Coffee, Tea, or Vitamin V? A San Francisco Writer’s Drink of choice?
On the Spot is written by Nancy Louise McCormick-Kovacich
A writer's drink of choice is often debated among those who drink, write, and read. Not so much which is the better choice, but why such a choice is made, why some have a habit and some don’t. For myself, I tend to drink what my character might drink. It puts me in the mood to hear the muse. Vitamin V (Vodka) however is something I strictly avoid, including the S (Scotch) W (whiskey) and little b (Bourbon) varieties all of which simply put me to sleep before I can compose a thing.
Vitamin V is a term that Herb Caen came up with for Vodka. For those outside his sphere of influence due either to never reading a newspaper (the paper kind), his passing in 1991 being way too long ago, or simply never having heard of Baghdad By The Bay, Herb Caen, hailed from my hometown I did and moved to the most beautiful city in the world, just as I did. I think I might have unintentionally followed him. However, I walk with a different crowd. His was the life of glittering lights, of glamor, of expensive restaurants, North Beach names and wine, Pacific Heights invites and the like. Mine is the more bohemian Mission, Treasure Island, Market Street, Van Ness, and lower Pacific Heights / Upper Class Western Addition (neither name is official, you won’t find it on any map, its just what we locals call the area between the two ‘hoods’.)
Our choices of drink in this crowd are mostly Coffee, the expensive stuff, and Tea.
Yes, even San Francisco has moved on from the Rebel of the Boston Tea party of December 1773 to the reemergence of Tea with a distinctive American Twist, the all popular Iced Tea. You may know of the Southern variety, so sweet it often hurts the teeth of any not brought up at the southern table. Or the simple black ice, herbal ice, and fusion ice. Iced Tea, you might be surprised to find, is a distinctly American tradition, a tradition I might add I introduced—or tried to—to Canada—on a trip to Saskatchewan when we stopped at a town called Shellbook on the way to Prince Albert. At a diner there, I asked for iced tea for it was a warm summer day.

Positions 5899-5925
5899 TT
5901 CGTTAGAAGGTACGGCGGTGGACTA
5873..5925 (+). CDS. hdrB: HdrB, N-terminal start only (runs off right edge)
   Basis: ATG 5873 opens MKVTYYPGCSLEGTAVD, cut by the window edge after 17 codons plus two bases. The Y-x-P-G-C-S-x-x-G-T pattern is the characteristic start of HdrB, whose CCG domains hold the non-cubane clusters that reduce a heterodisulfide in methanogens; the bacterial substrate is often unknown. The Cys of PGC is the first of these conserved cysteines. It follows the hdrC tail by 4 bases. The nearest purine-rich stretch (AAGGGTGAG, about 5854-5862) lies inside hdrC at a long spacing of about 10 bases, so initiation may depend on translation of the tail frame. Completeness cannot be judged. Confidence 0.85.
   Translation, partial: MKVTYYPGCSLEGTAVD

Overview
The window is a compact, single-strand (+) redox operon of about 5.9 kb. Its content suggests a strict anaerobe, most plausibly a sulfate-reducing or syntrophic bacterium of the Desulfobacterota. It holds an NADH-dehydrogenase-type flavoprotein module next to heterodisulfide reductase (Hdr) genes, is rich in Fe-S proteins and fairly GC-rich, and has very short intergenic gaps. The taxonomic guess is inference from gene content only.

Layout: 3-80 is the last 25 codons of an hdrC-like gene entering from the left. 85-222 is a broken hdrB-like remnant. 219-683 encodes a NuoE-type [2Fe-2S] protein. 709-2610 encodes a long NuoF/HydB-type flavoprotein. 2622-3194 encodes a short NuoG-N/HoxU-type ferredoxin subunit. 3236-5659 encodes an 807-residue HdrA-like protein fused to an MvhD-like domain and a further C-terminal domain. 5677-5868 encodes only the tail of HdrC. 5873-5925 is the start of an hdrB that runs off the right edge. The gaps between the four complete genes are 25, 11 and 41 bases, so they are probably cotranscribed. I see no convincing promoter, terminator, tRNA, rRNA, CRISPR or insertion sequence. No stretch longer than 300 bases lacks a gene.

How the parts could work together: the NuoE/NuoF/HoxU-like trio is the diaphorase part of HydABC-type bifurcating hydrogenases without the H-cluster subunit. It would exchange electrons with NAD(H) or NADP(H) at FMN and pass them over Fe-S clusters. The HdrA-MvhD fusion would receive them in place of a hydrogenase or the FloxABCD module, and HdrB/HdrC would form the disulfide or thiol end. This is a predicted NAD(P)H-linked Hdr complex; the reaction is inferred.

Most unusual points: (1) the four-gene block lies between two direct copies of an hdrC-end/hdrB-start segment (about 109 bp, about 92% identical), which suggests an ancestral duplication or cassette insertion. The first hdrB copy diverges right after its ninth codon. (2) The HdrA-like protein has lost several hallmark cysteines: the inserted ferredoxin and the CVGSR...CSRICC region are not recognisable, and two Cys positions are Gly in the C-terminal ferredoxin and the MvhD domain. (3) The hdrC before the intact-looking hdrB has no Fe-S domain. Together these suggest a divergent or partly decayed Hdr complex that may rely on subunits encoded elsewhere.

The waitress was taken aback and asked, “A what?”
"Iced Tea." I repeated, "tea over ice."
I realized I was faced with a newbie to the delight of this drink. And so with the short order cook peeking over the order counter to watch, I demonstrated the making of ice tea. A pot of tea, a glass of ice, and an empty glass. I made it all in front of them as they looked in askance of what I was doing to their delicate tea leaves. While I could not hear their mutterings as they walked away, I am have no doubt the word ‘crazy’ made it in there somewhere.
Oh, but then we do that ghastly thing, called Tea Bags. That simple blessed invention from 1908, credited it is said to Thomas Sullivan. Tea started to make its come back after China lifted its embargo in 1971, and we have been rolling in leaves ever since.
Coffee, while long the drink of American Patriots, Cowboys, and South Americans, has not totally supplanted tea.
Coffee is for the surly long hours of editing or NaNoWrMo marathons. Ah, but Tea coats the writerly mind to wax wondrous word smithy works over the leaves from mountains. Or herbals from around the world, while a sniff from stiff British noses and their territories does nary but make us smile. We drink our tea for the comfort it brings. In San Francisco, with moderate weather, hot for winter and cold for summer does not stand a chance on being a standard. On a fifty degree day, one may be covered in a pea coat and gloves wrapped around a mug of mocha, or another in shirt sleeves and short sipping a delighted herbal fusion (me for example) standing on the same street corner or sitting at the same cafe table perfectly comfortable in our own cultures and temperate zones of personal taste.
No wonder writers flock to this city. Where else can one see such diverse tapestry of the Americas spread as we all wish it to be?